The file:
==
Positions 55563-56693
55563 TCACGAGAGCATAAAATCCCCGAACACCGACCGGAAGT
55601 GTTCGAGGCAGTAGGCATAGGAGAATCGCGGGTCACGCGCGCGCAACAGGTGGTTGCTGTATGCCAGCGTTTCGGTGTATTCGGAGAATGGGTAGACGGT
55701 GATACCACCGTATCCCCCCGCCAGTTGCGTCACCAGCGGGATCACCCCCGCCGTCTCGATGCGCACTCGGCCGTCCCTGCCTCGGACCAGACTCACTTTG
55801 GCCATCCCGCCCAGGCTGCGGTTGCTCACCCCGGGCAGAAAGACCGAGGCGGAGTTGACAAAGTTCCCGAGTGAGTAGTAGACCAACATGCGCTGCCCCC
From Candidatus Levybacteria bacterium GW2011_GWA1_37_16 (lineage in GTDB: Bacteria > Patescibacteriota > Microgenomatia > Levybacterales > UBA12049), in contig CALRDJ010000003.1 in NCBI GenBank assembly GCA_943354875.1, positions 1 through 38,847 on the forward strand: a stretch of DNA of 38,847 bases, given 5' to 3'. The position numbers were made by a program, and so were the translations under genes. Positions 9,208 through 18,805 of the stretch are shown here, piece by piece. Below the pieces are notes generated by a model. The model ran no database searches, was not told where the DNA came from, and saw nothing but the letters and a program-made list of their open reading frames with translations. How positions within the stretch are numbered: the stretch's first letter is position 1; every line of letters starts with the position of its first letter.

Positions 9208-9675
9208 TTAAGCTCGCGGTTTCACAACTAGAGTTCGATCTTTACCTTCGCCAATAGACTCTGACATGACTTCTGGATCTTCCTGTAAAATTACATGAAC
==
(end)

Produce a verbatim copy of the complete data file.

Positions 55563-56693
55563 TCACGAGAGCATAAAATCCCCGAACACCGACCGGAAGT
55601 GTTCGAGGCAGTAGGCATAGGAGAATCGCGGGTCACGCGCGCGCAACAGGTGGTTGCTGTATGCCAGCGTTTCGGTGTATTCGGAGAATGGGTAGACGGT
55701 GATACCACCGTATCCCCCCGCCAGTTGCGTCACCAGCGGGATCACCCCCGCCGTCTCGATGCGCACTCGGCCGTCCCTGCCTCGGACCAGACTCACTTTG
55801 GCCATCCCGCCCAGGCTGCGGTTGCTCACCCCGGGCAGAAAGACCGAGGCGGAGTTGACAAAGTTCCCGAGTGAGTAGTAGACCAACATGCGCTGCCCCC
From Candidatus Levybacteria bacterium GW2011_GWA1_37_16 (lineage in GTDB: Bacteria > Patescibacteriota > Microgenomatia > Levybacterales > UBA12049), in contig CALRDJ010000003.1 in NCBI GenBank assembly GCA_943354875.1, positions 1 through 38,847 on the forward strand: a stretch of DNA of 38,847 bases, given 5' to 3'. The position numbers were made by a program, and so were the translations under genes. Positions 9,208 through 18,805 of the stretch are shown here, piece by piece. Below the pieces are notes generated by a model. The model ran no database searches, was not told where the DNA came from, and saw nothing but the letters and a program-made list of their open reading frames with translations. How positions within the stretch are numbered: the stretch's first letter is position 1; every line of letters starts with the position of its first letter.

Positions 9208-9675
9208 TTAAGCTCGCGGTTTCACAACTAGAGTTCGATCTTTACCTTCGCCAATAGACTCTGACATGACTTCTGGATCTTCCTGTAAAATTACATGAAC